What’s up this week at Oklahoma Policy Institute? The Weekly Wonk shares our most recent publications and other resources to help you stay informed about Oklahoma. Numbers of the Day and Policy Notes are from our daily news briefing, In The Know. Click here to subscribe to In The Know.
This Week from OK Policy
Latest poverty, health insurance data show that Oklahoma still has work to do: New data from the Census Bureau’s American Community Survey released Sept. 15 show that Oklahoma’s poverty rate (15.6 percent) was the nation’s 10th highest, increasing slightly in 2021 when compared to 2019’s pre-pandemic levels (15.2 percent). A closer look at the data reveals significant differences in poverty rates when comparing the categories of race, gender, and disability status. It also shows that more than 1 in 5 Oklahoma children live in poverty. [Carly Putnam / OK Policy]
Statement about recommendations to expand pregnancy coverage, postpartum care: Expanding health care access for pregnant Oklahomans is an important next step to help ensure the health and well-being for our state’s children and families. OK Policy applauds the proposals made by the Oklahoma Health Care Authority and recommended by the H.E.L.P Task Force during its Tuesday meeting. [OK Policy]
Interim study discusses parental rights and protecting well-being for endangered children (Capitol Update): An interim study requested by Rep. Danny Williams, R-Seminole, and Rep. Sherrie Conley, R-Newcastle, was held in the House Judiciary-Civil Committee last week and went in a slightly different direction than I expected. Instead, the study focused on how to improve the system to get parental rights terminated so children will become eligible for a new, permanent home and out-of-state custody. [Steve Lewis / Capitol Update]
Criminalizing Poverty: The Consequences of Court Fees in a Randomized Experiment: OK Policy’s Criminal Justice Policy Analyst David Gateley joins the Pulse podcast to look at Oklahoma’s over-reliance on fines and fees and the consequences to our communities, economy, and more. [Pulse Podcast / Oklahomans for Criminal Justice Reform]
- From OK Policy: The legislature made important steps forward on criminal justice this session. More remains to be done.
Policy Matters: Your Voice is Your Vote: As the countdown continues toward the Nov. 8 general election, it is crucial that all eligible Oklahomans are registered to vote. With this upcoming Tuesday being celebrated as National Voter Registration Day, organizations statewide are holding voter registration drives to ensure more folks can exercise this fundamental right. [Shiloh Kantz / Journal Record]
Save Our Democracy: VOTE! | Sept. 20 online event to highlight Oklahoma’s voter registration activities [Together Oklahoma]
Weekly What’s That
Voter ID Requirements
In 2010, Oklahoma voters approved State Question 746, which established new voter identification requirements. The state question requires voters to present a valid government-issued document that includes their name and picture or a voter identification card issued by their county election board. A person who cannot or does not provide one of those forms of identification may sign a sworn statement and cast a provisional ballot.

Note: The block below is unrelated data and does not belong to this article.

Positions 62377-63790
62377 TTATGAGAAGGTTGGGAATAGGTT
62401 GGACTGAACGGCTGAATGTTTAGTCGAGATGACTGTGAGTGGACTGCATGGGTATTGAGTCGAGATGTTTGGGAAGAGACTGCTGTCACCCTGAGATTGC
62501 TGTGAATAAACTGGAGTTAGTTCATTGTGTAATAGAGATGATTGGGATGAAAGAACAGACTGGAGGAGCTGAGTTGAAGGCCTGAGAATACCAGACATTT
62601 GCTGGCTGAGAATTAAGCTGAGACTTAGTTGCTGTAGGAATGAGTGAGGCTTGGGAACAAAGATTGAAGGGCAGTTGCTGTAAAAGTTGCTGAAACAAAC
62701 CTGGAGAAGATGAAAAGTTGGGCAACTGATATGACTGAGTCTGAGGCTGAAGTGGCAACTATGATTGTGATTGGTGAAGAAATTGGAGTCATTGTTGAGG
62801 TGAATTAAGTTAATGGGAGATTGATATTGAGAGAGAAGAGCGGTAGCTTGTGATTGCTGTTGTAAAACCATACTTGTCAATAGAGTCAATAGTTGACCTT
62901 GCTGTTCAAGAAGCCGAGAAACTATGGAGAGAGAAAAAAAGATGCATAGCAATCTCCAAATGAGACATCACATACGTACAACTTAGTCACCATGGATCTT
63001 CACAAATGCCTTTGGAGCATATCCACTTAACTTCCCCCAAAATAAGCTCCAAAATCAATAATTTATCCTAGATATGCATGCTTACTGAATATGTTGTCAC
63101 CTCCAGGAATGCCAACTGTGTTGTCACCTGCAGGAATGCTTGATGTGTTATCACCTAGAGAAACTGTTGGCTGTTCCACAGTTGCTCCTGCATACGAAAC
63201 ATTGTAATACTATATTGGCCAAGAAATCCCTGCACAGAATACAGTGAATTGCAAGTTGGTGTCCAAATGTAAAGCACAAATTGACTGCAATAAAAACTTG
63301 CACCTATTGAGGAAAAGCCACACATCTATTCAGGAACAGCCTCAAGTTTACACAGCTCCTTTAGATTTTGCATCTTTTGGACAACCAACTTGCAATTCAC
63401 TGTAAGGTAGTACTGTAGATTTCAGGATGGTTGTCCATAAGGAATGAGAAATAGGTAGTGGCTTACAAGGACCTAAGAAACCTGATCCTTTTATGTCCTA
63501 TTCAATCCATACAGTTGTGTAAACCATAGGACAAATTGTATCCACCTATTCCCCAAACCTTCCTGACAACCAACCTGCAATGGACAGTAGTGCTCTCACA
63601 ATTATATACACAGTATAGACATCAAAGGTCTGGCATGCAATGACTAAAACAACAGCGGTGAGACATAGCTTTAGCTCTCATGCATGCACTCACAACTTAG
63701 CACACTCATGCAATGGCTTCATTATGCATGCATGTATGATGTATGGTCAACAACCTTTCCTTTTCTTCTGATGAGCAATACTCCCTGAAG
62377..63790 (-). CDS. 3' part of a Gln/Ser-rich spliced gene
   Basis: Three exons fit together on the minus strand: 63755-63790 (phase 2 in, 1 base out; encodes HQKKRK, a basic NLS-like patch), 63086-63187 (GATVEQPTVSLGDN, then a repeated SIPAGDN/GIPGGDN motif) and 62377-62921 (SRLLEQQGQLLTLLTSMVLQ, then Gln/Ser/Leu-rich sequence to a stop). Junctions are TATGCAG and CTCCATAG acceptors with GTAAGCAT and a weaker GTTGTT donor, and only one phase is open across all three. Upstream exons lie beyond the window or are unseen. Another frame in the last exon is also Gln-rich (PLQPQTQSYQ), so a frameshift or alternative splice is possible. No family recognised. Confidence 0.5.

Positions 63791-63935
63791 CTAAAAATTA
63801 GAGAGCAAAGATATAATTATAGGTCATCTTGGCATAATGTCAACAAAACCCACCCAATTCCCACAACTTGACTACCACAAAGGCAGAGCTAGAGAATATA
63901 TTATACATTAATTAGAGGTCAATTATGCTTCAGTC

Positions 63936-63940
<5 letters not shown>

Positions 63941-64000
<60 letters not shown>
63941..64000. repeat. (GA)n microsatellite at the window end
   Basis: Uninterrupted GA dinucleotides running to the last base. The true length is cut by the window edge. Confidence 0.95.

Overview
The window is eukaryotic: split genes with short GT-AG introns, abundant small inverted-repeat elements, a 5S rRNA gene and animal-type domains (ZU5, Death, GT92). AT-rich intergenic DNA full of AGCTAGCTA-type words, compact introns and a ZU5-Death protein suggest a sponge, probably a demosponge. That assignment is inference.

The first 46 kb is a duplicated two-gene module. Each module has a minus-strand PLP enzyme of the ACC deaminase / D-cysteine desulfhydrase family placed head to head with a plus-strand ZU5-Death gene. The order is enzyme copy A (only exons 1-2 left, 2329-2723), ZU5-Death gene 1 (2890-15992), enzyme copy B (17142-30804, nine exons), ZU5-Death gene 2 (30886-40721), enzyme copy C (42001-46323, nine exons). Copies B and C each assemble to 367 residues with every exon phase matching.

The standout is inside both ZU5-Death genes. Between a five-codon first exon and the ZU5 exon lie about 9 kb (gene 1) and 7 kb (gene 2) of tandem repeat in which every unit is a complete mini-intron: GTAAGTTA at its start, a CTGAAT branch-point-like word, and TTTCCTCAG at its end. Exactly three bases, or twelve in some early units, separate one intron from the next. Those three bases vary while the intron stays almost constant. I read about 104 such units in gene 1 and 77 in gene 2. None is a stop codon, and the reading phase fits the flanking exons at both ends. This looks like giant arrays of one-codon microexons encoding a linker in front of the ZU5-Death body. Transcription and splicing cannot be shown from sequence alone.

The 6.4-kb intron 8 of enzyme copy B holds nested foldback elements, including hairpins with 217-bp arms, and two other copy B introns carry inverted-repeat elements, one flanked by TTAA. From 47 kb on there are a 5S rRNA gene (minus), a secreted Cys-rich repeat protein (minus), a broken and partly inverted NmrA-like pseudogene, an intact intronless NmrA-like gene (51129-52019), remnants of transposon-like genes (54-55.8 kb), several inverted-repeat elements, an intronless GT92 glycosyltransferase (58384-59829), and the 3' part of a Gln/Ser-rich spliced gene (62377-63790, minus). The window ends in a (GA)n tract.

SQ 746 was approved with 74.3 percent of the vote and took effect in July 2011. After a lengthy legal challenge, the Oklahoma Supreme Court unanimously upheld Oklahoma’s voter ID law in 2018.
Look up more key terms to understand Oklahoma politics and government here.
Quote of the Week
“In a state where we have failed to make significant investments in things like health and where we have particularly bad health outcomes, it’s a really good first step towards better supporting Oklahoma families.”
– Emma Morris, Health Care and Revenue Policy Analyst, speaking about Tuesday’s recommendation to expand health care for pregnancy and postpartum care [KFOR]
Editorial of the Week
Tulsa World: Election reforms could aid Oklahoma’s suffering democracy
It’s bad for Oklahoma that nearly 70% of the legislative races have already been decided. Several reasons have led to this lopsided representation, and most are solvable.
This is a flip from November 2018 when about 75% of Oklahoma House and Senate races had a candidate from both parties, according to a story from Oklahoma Watch. That was largely fueled by the spring teacher walkout that motivated more people to run for office and get involved politically.
Then, it went downhill. By 2020, about 60% of legislative seats were uncontested. Now, Oklahoma is considered one of the least competitive states for legislative races, according to data from Ballotpedia. The state had the 10th lowest voter turnout in the 2018 midterm election and the nation’s lowest in the 2020 election.
Oklahoma’s democracy is suffering. Healthy, engaged communities show plenty of candidate options and robust voter turnout. Instead, our system is scaring people away from public service.
Oklahoma must get people civically engaged. That starts with asking why so many smart, capable Oklahomans are avoiding public service and even the ballot box. Studies show that legislators running unopposed are less engaged with their constituents. Also, citizens are more likely to become alienated from processes that don’t provide choices.